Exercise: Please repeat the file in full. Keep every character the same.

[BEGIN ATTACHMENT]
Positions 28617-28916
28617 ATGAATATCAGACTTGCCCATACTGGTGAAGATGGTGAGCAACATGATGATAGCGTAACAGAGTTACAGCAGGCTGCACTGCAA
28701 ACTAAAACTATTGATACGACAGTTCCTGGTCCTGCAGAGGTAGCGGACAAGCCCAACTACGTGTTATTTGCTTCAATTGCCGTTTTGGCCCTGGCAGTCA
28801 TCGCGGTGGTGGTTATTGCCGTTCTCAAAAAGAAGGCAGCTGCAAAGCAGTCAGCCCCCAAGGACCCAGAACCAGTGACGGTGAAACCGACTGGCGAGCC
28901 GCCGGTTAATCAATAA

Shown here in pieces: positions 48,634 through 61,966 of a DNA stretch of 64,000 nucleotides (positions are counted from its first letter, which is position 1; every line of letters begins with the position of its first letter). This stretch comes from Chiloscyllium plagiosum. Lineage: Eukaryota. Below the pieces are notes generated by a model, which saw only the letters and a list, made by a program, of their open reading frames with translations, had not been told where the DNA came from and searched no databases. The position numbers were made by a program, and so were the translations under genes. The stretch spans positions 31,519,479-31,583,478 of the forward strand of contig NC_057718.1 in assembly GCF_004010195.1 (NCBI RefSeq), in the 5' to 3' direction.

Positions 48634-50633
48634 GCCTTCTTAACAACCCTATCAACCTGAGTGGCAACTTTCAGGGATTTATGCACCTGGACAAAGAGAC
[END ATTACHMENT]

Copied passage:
Positions 28617-28916
28617 ATGAATATCAGACTTGCCCATACTGGTGAAGATGGTGAGCAACATGATGATAGCGTAACAGAGTTACAGCAGGCTGCACTGCAA
28701 ACTAAAACTATTGATACGACAGTTCCTGGTCCTGCAGAGGTAGCGGACAAGCCCAACTACGTGTTATTTGCTTCAATTGCCGTTTTGGCCCTGGCAGTCA
28801 TCGCGGTGGTGGTTATTGCCGTTCTCAAAAAGAAGGCAGCTGCAAAGCAGTCAGCCCCCAAGGACCCAGAACCAGTGACGGTGAAACCGACTGGCGAGCC
28901 GCCGGTTAATCAATAA

Shown here in pieces: positions 48,634 through 61,966 of a DNA stretch of 64,000 nucleotides (positions are counted from its first letter, which is position 1; every line of letters begins with the position of its first letter). This stretch comes from Chiloscyllium plagiosum. Lineage: Eukaryota. Below the pieces are notes generated by a model, which saw only the letters and a list, made by a program, of their open reading frames with translations, had not been told where the DNA came from and searched no databases. The position numbers were made by a program, and so were the translations under genes. The stretch spans positions 31,519,479-31,583,478 of the forward strand of contig NC_057718.1 in assembly GCF_004010195.1 (NCBI RefSeq), in the 5' to 3' direction.

Positions 48634-50633
48634 GCCTTCTTAACAACCCTATCAACCTGAGTGGCAACTTTCAGGGATTTATGCACCTGGACAAAGAGAC